Attendees indicated that many funding programs, particularly those sponsored by foundations, focus on curing cancer. The resulting emphasis on treatment obviously addresses an important topic, yet may overlook the importance of improving survivors' lives once they are cured. Because scientists preparing survivorship proposals must make a particularly strong case for their work, there may be an opportunity for the field, perhaps in conjunction with survivorship advocacy groups and the National Cancer Institute, to develop additional compelling national data about the survivorship concerns and related costs. These data should allow researchers to highlight how survivorship research is an important part of overcoming the overall burden of cancer.

The need for survivorship research is obvious given the growing cancer survivor population, the wealth of data demonstrating that survivors are at an increased risk for morbidity and mortality, and the limited evidence to guide their health maintenance and follow-up care. Because funds directed to survivorship research remain limited relative to funds for treatment research, survivorship proposals must maximize their competitiveness. In addition to strategies for overcoming challenges common to many proposals, survivorship proposals may be strengthened by ensuring relevance through the involvement of survivors in proposal development, including clear plans for disseminating results and presenting theoretical models that integrate physical and psychosocial dimensions. There also is a need to weigh the scientific rigor of clinical trials with the broader generalizability of observational studies, and to consider how trials might be expanded to enhance their contribution to survivorship research. Alterations in the review process might also increase the competitiveness of survivorship proposals. Specific suggestions include training for survivor reviewers and encouraging review panel chairs to facilitate interactions between survivor and scientific reviewers. Finally, there may be an opportunity for the survivorship field to develop additional compelling national data about the extent of survivorship concerns and persuasive arguments demonstrating how survivorship issues are part and parcel of reducing the burden of cancer.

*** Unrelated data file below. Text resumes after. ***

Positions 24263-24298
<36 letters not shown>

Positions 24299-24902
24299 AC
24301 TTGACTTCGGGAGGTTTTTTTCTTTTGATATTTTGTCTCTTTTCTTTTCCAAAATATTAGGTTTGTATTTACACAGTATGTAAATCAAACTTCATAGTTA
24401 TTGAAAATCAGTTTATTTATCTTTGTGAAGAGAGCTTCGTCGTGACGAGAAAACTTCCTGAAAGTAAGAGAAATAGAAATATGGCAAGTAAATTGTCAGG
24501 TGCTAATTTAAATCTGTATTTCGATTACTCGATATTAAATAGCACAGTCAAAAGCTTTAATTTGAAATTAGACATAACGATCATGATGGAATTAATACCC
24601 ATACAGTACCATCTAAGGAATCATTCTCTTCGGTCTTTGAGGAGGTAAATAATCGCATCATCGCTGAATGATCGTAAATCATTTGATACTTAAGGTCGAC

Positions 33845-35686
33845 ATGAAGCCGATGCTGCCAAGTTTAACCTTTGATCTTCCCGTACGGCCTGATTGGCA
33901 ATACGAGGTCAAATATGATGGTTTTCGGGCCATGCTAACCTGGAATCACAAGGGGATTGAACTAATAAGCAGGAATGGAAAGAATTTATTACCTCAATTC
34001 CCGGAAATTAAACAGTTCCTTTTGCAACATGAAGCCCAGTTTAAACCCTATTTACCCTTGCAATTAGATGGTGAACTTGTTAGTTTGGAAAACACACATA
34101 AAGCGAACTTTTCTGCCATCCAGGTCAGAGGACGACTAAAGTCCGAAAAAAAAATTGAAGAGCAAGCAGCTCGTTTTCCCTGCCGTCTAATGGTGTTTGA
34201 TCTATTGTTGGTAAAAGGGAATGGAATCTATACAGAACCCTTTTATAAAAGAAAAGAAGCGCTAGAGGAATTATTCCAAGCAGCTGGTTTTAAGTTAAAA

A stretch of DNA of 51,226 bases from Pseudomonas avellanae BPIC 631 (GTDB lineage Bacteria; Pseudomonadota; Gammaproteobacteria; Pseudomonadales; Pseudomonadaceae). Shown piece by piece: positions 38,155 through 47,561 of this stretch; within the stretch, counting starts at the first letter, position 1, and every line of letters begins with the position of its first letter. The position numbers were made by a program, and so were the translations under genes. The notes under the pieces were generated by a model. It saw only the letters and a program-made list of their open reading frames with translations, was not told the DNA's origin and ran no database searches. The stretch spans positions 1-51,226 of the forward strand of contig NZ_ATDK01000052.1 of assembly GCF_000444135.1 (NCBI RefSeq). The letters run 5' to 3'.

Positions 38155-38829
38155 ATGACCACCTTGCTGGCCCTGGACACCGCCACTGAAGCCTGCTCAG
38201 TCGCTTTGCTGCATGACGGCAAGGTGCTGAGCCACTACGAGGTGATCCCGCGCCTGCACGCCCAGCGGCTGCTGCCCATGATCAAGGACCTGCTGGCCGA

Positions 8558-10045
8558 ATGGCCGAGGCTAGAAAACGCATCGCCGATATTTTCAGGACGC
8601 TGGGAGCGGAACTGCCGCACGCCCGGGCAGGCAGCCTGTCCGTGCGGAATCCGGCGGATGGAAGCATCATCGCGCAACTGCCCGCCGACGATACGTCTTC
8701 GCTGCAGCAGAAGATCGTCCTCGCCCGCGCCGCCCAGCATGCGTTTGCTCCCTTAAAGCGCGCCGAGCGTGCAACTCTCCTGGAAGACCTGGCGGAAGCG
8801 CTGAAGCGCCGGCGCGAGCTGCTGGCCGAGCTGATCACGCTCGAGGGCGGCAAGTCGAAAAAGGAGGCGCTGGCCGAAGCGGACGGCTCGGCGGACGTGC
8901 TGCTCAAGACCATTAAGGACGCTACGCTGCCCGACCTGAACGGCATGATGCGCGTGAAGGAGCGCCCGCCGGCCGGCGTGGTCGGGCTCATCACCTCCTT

Based on presentations at the Annual Meeting of the American Society of Preventive Oncology, Bethesda, MD, March 17, 2008.